After almost two years out with a string of injuries, Khabib Nurmagomedov pushed his impressive undefeated record out to 23-0.
Though the win came against a late replacement in Darrell Horcher, Khabib was executioner like with his task.
The Dagestani fighter was supposed to headline this event only for his original opponent ruled out with injury. He has now cemented his place as the #1 contender in the lightweight division.
He holds a win over champion Rafael Dos Anjos from April, 2014. If both men can stay healthy we should get a rematch in the 2nd half of 2016.
Rose Namajunas handed Tecia Torres her first professional loss in Tampa Bay. Torres is a game fighter but it’s hard to pinpoint exactly what she’s good at other than being tough and a grinder.
Namajunas had a clear reach advantage and looked the much faster fighter on the night. Though Torres landed some good shots, Namajunas seemed to be able to rally back and mix up her attacks with takedowns.
Namajunas is now 3-0 since losing to then champion Carla Esparza. Though Esparza is ranked #2, one spot ahead of Namajunas, she hasn’t fought since surrendering her title to Polish stand-out Joanna Jedrzejczyk due to a shoulder injury. She faces Juliana Lima next weekend.
Though a rematch between the two is likely at some point, Namajunas will likely be next in line given how easily Esparza was beaten by Jedrzejczyk.
Glover Teixeira made short work of former light-heavyweight champion Rashad Evans in the main event. The Brazilian backed up his reputation as one of the hardest hitters in the UFC by dropping Evans in the first half of the first round. Credit to the referee Herb Dean who was quick to intervene once Evans dropped to the canvas.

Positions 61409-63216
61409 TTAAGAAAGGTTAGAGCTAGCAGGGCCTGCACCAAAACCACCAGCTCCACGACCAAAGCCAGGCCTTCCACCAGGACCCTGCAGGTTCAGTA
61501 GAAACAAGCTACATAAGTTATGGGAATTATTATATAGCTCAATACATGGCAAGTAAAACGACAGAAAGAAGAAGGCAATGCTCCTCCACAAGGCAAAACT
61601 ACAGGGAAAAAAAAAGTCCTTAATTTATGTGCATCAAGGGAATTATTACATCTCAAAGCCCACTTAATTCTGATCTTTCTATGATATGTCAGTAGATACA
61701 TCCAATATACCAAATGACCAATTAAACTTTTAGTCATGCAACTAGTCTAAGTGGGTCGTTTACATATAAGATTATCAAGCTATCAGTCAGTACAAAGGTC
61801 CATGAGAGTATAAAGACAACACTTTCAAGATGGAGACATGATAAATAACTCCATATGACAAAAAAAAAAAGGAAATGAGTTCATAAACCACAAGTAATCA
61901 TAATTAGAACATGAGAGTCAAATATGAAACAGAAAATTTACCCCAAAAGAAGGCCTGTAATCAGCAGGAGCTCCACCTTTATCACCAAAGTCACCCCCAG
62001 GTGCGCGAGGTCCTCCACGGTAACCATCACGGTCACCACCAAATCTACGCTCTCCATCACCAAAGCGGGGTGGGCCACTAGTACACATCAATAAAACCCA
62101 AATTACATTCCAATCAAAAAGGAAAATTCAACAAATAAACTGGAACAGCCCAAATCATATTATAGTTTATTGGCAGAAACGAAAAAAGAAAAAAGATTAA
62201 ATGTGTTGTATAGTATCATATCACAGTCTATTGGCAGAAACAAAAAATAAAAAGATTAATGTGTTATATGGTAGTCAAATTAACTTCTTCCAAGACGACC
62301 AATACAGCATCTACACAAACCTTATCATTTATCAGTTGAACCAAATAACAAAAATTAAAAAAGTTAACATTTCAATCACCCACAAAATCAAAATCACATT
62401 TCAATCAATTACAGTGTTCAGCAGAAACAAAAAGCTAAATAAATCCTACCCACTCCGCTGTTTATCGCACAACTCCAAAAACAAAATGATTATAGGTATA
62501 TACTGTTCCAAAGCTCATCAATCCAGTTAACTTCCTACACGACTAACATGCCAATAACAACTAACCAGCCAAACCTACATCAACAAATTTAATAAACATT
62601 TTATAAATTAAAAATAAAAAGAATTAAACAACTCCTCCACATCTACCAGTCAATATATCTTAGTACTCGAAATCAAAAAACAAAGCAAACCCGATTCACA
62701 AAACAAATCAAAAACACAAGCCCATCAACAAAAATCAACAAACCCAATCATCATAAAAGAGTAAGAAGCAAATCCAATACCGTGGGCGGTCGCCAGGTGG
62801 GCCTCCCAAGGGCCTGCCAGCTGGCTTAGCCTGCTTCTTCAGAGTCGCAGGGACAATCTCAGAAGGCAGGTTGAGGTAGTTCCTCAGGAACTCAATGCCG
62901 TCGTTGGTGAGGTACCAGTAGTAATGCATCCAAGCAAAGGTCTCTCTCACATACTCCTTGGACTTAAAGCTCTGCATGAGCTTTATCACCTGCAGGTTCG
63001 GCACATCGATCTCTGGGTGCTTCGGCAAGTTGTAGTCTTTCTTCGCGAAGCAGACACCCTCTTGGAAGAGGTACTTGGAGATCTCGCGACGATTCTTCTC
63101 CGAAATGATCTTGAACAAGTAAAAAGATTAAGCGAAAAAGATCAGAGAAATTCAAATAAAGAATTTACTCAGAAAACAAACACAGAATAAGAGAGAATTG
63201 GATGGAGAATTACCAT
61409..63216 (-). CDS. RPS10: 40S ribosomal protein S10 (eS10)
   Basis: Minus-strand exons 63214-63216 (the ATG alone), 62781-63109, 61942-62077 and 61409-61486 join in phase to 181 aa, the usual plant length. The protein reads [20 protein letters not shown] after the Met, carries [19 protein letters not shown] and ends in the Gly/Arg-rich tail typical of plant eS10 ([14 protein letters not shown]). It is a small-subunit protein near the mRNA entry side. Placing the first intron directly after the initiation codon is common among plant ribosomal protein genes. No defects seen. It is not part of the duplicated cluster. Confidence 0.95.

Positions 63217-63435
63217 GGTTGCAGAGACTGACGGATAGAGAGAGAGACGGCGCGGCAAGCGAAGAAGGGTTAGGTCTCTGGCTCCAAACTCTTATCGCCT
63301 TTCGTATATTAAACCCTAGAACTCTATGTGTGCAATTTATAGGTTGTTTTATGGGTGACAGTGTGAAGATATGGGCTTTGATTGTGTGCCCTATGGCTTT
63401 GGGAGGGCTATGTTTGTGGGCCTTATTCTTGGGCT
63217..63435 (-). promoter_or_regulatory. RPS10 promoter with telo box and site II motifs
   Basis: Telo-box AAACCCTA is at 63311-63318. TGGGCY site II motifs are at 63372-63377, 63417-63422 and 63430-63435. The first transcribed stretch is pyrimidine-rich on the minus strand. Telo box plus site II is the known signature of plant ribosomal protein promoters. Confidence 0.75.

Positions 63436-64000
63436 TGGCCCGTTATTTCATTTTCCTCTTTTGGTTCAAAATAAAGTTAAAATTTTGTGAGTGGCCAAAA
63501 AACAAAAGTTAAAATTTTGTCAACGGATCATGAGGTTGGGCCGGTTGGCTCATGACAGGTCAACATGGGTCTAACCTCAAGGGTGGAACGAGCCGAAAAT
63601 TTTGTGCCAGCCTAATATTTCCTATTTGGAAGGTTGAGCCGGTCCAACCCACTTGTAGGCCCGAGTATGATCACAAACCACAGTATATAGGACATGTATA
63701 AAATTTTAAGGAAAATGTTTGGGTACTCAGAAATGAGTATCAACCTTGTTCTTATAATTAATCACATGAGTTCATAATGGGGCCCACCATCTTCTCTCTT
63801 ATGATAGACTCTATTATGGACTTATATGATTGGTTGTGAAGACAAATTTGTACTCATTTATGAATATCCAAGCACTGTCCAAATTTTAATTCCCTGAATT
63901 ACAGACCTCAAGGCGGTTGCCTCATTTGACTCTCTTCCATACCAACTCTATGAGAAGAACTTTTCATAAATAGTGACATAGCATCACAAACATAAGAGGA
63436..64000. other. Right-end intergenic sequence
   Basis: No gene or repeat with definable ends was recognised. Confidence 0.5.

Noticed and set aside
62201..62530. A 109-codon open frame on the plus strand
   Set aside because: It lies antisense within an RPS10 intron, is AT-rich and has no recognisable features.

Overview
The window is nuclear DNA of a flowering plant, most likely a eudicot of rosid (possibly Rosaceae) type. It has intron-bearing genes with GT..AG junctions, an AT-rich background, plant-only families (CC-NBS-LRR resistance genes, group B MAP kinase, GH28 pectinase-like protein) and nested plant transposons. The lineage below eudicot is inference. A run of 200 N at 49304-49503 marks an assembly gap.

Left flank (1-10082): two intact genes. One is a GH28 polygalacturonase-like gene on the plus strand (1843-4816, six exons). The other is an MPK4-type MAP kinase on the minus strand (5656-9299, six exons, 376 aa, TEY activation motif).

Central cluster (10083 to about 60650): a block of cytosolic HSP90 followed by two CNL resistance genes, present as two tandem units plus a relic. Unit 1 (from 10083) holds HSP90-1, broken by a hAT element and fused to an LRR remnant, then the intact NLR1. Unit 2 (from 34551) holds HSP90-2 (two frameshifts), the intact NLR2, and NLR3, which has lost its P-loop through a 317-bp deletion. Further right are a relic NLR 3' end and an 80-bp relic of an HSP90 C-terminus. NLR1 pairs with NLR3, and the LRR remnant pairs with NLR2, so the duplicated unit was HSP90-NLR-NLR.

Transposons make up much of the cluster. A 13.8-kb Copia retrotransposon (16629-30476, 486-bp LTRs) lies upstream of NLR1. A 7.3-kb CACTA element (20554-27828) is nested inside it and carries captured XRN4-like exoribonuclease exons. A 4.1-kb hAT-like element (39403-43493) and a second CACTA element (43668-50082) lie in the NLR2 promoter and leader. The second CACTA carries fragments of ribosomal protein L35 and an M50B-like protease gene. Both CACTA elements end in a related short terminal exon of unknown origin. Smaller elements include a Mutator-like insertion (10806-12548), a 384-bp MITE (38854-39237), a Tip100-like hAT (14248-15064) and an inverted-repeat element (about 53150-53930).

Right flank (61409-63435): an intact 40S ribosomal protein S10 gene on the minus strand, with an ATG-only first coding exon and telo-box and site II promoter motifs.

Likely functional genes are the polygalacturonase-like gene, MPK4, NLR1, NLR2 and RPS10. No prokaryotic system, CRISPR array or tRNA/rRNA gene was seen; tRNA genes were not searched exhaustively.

Teixeira is now on a three fight win streak and called out #2 ranked light-heavyweight Anthony Johnson. If he can overcome Johnson he may have to sit out till Jon Jones and Daniel Cormier rematch. Cormier had to pull out of his proposed fight with Jones this weekend at UFC 197 due to shin injury.
Jones will now face Ovince St.Preux leaving a possible rematch with Cormier in the UFC’s debut show in Madison Square Garden, New York in November.
Elsewhere on the card
The entire card delivered start to finish with the ‘Fight of the Night’ coming in the opening bout. Elizeu Zaleski dos Santos needed all three rounds to beat Omari Akhmedov.
John Dodson confirmed he’ll be a threat in the bantamweight division after moving up from flyweight.
Raquel Pennington pushed into the top 10 in the ladies bantamweight division. Her UFC record is currently 4-2, 7-5 overall and though she is competitive she still may have need a few more wins before getting contender status proper. The log jam at top the of the division with Miesha Tate, Ronda Rousey and Holly Holm all looking for a slice of each other, means Pennington may have to remain active and winning to force her way into the title picture.